New Zealand has one of the highest rates of food poisoning in the developed world.(1) According to the Public Health Surveillance Report there was an increase in campylobacter in 2016, the most commonly reported illness in New Zealand.(2) Many food poisoning cases in New Zealand are associated with a cafe or restaurant, which can have a dramatic financial impact on the business.
One of the worlds largest food crisis was that of Jack In the Box restaurant chain in America. An associated E. coli outbreak caused a loss of millions in sales not to mention the cost to Jack in the Box of $25 million to sanitise restaurants, retrain employees and conduct public relations to recover their damaged brand image. Similarly the Chipotle chain had a series of food poisoning issues which resulted in quarterly profits down by a massive 44% as was the share price, this resulted in the company value being reduced by 11 billion.(4)
As well as costs to repair brand image a food safety incident can incur legal costs and significant revenue downturns. This is exemplified by a case in the UK where both chef and manager of a restaurant in the Mitchell and Butler Chain were jailed after falsifying food records. In addition the group was fined £227,500 ($431,863.25NZD) for exposing the public to unsafe food.(5)
Luckily the aforementioned chains have been large enough to buy their way out of these food safety incidents, but what about on a smaller scale? In addition to fines NZ food safety standards are regularly reported in local papers. In 2007 the Herald on Sunday’s survey of council rankings named and shamed more than 60 outlets in Auckland, many of which have since shut down. In January 2018, the NZ herald posted 25 not up to scratch eateries.(8) Councils around the country are making an effort to make certificates public knowledge and gradings displayed in a highly visible location in the business.(3) Such moves can bolster consumer confidence with a positive grade and adversely, negatively impact a business with a poor grading.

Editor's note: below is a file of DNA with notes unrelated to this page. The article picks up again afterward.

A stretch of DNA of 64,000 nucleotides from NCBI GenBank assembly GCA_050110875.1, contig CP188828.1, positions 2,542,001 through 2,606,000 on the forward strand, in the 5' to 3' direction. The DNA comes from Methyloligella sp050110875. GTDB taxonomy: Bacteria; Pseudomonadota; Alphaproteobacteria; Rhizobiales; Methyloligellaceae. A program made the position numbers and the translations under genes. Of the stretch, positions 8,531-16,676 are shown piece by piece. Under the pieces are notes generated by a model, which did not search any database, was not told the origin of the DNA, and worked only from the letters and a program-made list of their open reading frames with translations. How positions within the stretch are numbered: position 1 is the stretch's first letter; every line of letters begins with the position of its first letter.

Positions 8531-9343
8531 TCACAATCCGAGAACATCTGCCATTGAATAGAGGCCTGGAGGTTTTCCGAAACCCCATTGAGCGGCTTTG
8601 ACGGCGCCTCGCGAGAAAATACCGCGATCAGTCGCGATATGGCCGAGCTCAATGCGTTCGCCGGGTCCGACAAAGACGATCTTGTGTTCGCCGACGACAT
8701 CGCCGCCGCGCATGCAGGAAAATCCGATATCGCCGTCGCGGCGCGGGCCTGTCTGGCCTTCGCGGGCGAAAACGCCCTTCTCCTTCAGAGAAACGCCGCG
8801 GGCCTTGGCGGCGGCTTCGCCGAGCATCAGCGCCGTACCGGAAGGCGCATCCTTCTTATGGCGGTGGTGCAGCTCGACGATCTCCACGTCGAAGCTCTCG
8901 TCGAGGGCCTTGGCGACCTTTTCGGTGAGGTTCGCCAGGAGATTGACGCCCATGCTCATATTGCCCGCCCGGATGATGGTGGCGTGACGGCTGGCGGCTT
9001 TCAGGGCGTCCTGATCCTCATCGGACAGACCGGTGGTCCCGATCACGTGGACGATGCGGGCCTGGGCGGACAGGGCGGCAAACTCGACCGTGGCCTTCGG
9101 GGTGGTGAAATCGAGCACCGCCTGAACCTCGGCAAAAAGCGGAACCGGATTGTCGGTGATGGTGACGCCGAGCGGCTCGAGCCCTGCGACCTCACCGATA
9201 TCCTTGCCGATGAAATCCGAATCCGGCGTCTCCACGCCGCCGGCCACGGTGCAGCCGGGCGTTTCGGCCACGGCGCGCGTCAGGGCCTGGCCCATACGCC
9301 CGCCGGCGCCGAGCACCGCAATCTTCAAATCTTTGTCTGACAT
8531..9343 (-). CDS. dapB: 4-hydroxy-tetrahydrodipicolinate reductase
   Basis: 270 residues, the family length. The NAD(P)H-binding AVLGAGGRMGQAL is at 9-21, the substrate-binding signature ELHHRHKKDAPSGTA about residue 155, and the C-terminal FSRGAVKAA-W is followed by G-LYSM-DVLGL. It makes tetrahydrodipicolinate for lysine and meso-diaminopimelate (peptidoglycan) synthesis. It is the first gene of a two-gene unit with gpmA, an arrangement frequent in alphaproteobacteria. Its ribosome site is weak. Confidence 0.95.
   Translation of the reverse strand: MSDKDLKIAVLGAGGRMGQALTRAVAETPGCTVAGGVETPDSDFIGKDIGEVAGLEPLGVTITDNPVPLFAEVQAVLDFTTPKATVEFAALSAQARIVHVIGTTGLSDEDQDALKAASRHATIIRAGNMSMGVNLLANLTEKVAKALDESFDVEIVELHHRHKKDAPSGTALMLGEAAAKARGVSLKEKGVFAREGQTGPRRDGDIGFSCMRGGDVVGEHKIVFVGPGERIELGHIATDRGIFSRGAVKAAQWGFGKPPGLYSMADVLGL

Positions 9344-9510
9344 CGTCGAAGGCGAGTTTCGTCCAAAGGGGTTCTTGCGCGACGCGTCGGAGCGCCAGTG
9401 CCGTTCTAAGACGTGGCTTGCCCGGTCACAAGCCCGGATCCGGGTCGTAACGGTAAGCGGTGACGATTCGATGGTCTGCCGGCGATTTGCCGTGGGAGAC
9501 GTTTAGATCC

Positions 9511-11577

The growing power of consumers also poses a threat in relation to poor food safety practices. This has been largely facilitated by peer to peer reviews online. In a consumer review by Bright Local it was found an outstanding 97% of consumers read online reviews to aid their purchasing decisions in 2017.(6) Of this 49% require at least a four-star rating before they choose to use a business, portraying the high standard restaurants now need to hold themselves to. Moreover, Yelp reviews have the ability to take food poisoning reports viral with public health officials looking at these sites as ‘an early warning system’.(7) This highlights the importance of having exceptional food safety systems in place for every single customer.
Food safety incidents can have a massive impact on businesses of all sizes. Even if the council later decides the food safety breaches have been addressed the cost to rebuild a damaged brand could be enough to shut down the business.
2 FOXCROFT, D. (2017). Warnings of spike in food poisoning during Christmas period. [online] Stuff. Available at: https://www.stuff.co.nz/national/100165536/warnings-of-spike-in-food-poisoning-during-christmas-period [Accessed 16 Jan. 2018].
4 The New York Times: February 2, 2016 “Chipotle Food-Safety Issues Drag Down Profits”
6 BrightLocal. (2017). Local Consumer Review Survey 2017 | The Impact Of Online Reviews. [online] Available at: https://www.brightlocal.com/learn/local-consumer-review-survey/ [Accessed 17 Jan. 2018].
7 NPR.org. (2015). Yelp Reviews Can Take Food Poisoning Alerts Viral. [online] Available at: https://www.npr.org/sections/health-shots/2015/10/23/451153419/yelp-reviews-can-take-food-poisoning-viral [Accessed 23 Jan. 2018]